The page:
Pluralsight Technology Index: FAQs

The Pluralsight technology index is a monthly tool currently showing trends for Software Development languages, frameworks, and technologies.

Click here to access the Tech Index, or click here to read our methodology. You can find frequently asked questions about the Tech index, below.

FREQUENTLY ASKED QUESTIONS


In a nutshell, how does the index work?

We pull data from YouTube, GitHub, Stack Overflow, Google AdWords, Google Search, and Indeed, then calculate the median popularity of a technology, versus its peers, across those data sources.


Is there an easy way to see a quarterly or yearly trend, as opposed to month-to-month?

At this point, we’re focused on aggregating data which would be necessary to support a quarterly or yearly trend perspective, but this view is a possibility in the future.


How can I look at just a category of languages, IDEs, or frameworks?

In the table view, click Filter by type in the upper-left corner to see the broadest possible categorization of technologies, such as languages, frameworks, platforms, tools, etc.  

While it is not yet possible to see more granular categories (such as IDEs), we are considering ways we could achieve this in the future.


What technologies are included on the index?

This initial release of the Pluralsight Technology Index is solely focused on Software Development technologies. 

Technologies that are missing from the index are likely being tracked under (as yet) unreleased audiences such as IT Operations, Data Professional (which includes AI and machine learning technologies), Security Professional, or Business Professional.

A “just emerging” perspective has been on our radar for a while, but we’re still noodling on how to do the idea justice.  


I’m suspicious of a recent jump in ranking (154 to 109). How can something change that much in a month?

The most important thing is not just how a technology ranks in a given month, but what its overall trend is.

If it jumps from 154 to 109 and back to 154, and does this over the course of the year, then it’s not really growing overall. Sustained trend is what counts.

Anything which changes how often people search for a technology, create content which Google indexes, watch videos about a technology on YouTube, post questions about a technology on Stack Overflow, or watch a repository on GitHub, will drive changes in the Index.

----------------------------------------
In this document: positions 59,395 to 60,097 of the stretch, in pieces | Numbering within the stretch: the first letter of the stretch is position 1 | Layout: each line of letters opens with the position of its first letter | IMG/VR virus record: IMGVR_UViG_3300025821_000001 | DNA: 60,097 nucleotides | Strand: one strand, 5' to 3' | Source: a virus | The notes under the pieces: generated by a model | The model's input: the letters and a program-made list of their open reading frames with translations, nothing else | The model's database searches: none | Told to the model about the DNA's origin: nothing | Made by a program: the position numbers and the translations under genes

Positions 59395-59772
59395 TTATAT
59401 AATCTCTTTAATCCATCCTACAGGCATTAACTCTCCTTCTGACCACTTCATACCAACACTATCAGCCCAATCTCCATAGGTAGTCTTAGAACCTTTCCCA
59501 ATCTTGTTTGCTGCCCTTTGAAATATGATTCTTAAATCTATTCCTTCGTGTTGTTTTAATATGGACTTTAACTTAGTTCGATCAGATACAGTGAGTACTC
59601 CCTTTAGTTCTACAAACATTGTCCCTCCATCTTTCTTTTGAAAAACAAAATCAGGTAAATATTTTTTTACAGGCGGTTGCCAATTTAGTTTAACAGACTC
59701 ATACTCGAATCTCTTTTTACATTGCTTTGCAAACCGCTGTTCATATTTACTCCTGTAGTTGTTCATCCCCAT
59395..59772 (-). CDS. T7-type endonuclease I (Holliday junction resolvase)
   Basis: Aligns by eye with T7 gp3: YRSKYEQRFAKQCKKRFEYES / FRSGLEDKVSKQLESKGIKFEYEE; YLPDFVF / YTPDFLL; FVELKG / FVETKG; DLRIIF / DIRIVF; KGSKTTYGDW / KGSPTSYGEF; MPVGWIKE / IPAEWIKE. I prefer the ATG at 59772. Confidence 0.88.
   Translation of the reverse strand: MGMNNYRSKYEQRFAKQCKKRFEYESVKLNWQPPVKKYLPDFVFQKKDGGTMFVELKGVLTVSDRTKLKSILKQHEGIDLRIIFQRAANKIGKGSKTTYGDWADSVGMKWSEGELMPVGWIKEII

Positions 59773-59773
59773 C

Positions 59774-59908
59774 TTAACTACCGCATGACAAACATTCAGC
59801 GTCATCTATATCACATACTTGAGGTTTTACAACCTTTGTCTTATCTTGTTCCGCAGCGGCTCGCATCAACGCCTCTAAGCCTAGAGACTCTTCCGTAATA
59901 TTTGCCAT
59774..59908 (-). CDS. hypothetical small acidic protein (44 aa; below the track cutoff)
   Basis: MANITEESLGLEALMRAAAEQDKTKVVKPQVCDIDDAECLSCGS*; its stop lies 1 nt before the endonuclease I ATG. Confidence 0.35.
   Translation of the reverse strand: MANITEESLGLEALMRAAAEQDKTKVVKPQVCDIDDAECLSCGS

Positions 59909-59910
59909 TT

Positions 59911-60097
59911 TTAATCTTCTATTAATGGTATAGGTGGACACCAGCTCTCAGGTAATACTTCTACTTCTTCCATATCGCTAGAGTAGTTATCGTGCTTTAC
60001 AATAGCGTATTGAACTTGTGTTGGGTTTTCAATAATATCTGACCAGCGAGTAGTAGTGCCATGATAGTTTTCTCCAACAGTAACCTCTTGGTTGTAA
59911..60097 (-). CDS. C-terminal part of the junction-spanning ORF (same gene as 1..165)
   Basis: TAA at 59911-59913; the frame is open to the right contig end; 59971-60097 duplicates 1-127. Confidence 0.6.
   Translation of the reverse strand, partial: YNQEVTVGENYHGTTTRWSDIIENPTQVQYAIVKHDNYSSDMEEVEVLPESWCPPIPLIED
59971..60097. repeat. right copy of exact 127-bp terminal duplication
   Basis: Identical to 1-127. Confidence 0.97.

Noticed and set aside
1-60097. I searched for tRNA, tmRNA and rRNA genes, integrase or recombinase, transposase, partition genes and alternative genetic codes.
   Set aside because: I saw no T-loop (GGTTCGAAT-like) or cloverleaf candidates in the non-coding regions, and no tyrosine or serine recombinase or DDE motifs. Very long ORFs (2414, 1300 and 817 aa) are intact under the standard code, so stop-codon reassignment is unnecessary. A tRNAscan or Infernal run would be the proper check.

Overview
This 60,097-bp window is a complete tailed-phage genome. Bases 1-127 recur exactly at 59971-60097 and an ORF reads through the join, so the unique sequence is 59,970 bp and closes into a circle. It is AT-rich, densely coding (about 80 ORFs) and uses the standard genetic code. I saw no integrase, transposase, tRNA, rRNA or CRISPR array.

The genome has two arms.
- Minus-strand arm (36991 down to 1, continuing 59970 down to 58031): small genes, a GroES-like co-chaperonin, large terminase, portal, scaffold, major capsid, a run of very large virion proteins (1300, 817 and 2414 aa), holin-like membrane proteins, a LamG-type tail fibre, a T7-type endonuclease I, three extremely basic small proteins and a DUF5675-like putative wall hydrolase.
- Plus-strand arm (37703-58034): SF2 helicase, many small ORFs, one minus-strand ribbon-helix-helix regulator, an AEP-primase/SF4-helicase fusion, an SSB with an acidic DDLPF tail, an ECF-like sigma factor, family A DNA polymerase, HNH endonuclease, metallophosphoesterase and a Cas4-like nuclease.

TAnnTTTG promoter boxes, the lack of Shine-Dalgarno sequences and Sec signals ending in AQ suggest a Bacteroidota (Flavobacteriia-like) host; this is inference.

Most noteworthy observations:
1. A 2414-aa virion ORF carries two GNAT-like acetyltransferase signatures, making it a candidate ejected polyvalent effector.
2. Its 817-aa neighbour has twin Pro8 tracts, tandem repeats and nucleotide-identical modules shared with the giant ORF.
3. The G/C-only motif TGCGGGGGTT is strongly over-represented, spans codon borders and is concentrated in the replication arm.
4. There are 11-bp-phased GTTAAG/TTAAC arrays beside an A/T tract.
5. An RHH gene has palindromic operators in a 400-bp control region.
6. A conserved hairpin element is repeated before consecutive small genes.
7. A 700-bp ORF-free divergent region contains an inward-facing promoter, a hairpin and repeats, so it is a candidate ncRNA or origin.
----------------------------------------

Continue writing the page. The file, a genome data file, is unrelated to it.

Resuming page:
Sometimes these upward movements can be caused by a technology remaining stable in popularity, while other technologies previously ranked below it experience drops in popularity. Our monthly approach can be more volatile because it’s closer to the action, in a sense.

The Index is measuring relative popularity, so in a situation such as this, the continued relative strength of a technology could take it into a leading position over others.


Why do you list some technologies which are arguably “hobbyist” in orientation?

Fundamentally, because our goal is to provide an objective and comprehensive guide to technology popularity across the whole of the technology landscape. We believe that by not applying any arbitrary criteria to which technologies are listed (or not), we build our credibility.


Does the quantity of questions about a language, framework, or tool, on Stack Overflow, reveal how popular it is? Or does it reveal how great a language is?

Well… no.  

In fact, we expect that, where Stack Overflow is concerned, the number of questions on a specific technology is indicative of something which is potentially 1) hard to use, 2) hard to learn, or 3) poorly documented. To us, we interpret this as high engagement around a technology, which we believe is a strong signal of demand. 

It’s also important to remember that even if perhaps a technology is easy to learn or use, really well documented, and has low relative Stack Overflow popularity or engagement, the utilization of the median of relative popularity metrics from the other data sources will adjust for the poorer relative ranking on our Stack Overflow data alone. 


How has the index evolved?

In order to reduce the volatility in our monthly Index, we decided to improve our methodology by utilizing the simple moving average for the index rankings.  

The benefit of this approach is that there is less movement for many technologies month-to-month, and when movement in the rankings does occur, it’s much more significant.  

Since this is a fundamental change to how the Index functions, we decided it made sense to recalculate rankings to ensure consistent application of the updated methodology.